Brand activism must translate into brand action

Activists and the public alike will be waiting for real action to take place, sooner rather than later.

The high profile of the Black Lives Matter (BLM) movement following the killing of George Floyd in May has caused many brands to reassess how they respond to anti-racism and the steps they need to take.

Many have found it a difficult area to navigate. The marketing sector as a whole is notoriously lacking in diversity. The 2020 Marketing Week Career and Salary Survey found that 88% of respondents identified as white, 4% as mixed race, 5% as Asian and 2% as Black. Several organisations have been called out for promoting diversity issues in the light of BLM, yet have failed to address the fundamental lack of diversity in their own business – the BBC reports that only four of America’s top 500 companies had a Black CEO.

Threatened by a charge of hypocrisy, there is a temptation to stay silent but, such is the strength of feeling that, as tweeted by Netflix “to be silent is to be complicit”.

Some companies appear to be striking the right note. Yorkshire Tea, already having had a taste of a Twitterstorm when the Chancellor, Rishi Sunak, was pictured with a bumper bag of the product. Twitter commenters inferred his endorsement from the Tweet, and likewise the brand’s support of Conservative party policies.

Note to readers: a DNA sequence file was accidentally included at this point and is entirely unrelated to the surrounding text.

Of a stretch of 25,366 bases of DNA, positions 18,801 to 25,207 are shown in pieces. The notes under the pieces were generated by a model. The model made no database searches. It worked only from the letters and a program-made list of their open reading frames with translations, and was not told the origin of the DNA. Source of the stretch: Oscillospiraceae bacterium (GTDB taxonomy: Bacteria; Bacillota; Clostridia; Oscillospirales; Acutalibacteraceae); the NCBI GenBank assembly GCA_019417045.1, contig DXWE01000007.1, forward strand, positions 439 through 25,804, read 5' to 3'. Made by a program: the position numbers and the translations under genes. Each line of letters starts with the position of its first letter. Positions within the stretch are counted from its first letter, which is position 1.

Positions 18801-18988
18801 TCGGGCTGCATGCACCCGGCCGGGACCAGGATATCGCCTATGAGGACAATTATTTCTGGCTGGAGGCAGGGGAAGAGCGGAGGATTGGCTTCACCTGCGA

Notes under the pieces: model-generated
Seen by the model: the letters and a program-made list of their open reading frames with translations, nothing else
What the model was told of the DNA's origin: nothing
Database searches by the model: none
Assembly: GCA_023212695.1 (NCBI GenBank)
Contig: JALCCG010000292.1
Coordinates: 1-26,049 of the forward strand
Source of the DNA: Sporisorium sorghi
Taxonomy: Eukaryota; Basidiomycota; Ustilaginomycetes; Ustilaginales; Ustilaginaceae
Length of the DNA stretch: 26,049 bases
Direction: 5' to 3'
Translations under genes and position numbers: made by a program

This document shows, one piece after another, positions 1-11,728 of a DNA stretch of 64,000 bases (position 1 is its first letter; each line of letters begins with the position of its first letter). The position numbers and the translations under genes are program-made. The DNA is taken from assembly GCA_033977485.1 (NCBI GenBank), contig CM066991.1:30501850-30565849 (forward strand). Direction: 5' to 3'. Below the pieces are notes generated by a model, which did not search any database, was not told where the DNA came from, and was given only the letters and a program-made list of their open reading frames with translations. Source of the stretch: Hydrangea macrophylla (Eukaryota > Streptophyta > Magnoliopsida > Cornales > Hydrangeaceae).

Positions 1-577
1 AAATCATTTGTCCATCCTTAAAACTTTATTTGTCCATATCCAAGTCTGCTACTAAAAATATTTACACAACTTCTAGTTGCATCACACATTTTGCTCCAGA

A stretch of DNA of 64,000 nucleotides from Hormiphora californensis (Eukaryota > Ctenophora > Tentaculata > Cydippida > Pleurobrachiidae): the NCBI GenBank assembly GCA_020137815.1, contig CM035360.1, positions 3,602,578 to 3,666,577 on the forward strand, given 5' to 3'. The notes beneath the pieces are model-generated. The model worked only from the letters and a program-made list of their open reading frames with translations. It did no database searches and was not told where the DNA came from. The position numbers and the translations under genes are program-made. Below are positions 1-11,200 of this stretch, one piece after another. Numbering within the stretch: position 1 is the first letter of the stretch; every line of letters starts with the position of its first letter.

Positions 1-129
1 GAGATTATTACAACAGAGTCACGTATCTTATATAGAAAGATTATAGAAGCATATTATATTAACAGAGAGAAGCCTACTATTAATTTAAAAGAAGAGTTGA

The company navigated this challenge, only to be faced with a Tweeter exclaiming “I’m dead chuffed that Yorkshire Tea has not supported BLM”. The company responded rapidly with the claim “We’re taking some time to educate ourselves and plan proper action before we post. We stand against racism.” Interestingly, another poster suggested this was enough to make them switch brands, only for the competing brand, PG Tips to respond saying “If you are boycotting teas that stand against racism, you’re going to have to find two new tea brands now.” This resulted in the hashtag #solidaritea.

Brands that have managed their responses to the Black Lives Matter movement with authenticity, openness and honesty have fared best in a tumultuous communications environment. But these statements are only placeholders. Activists and the public alike will be waiting for real action to take place, sooner rather than later.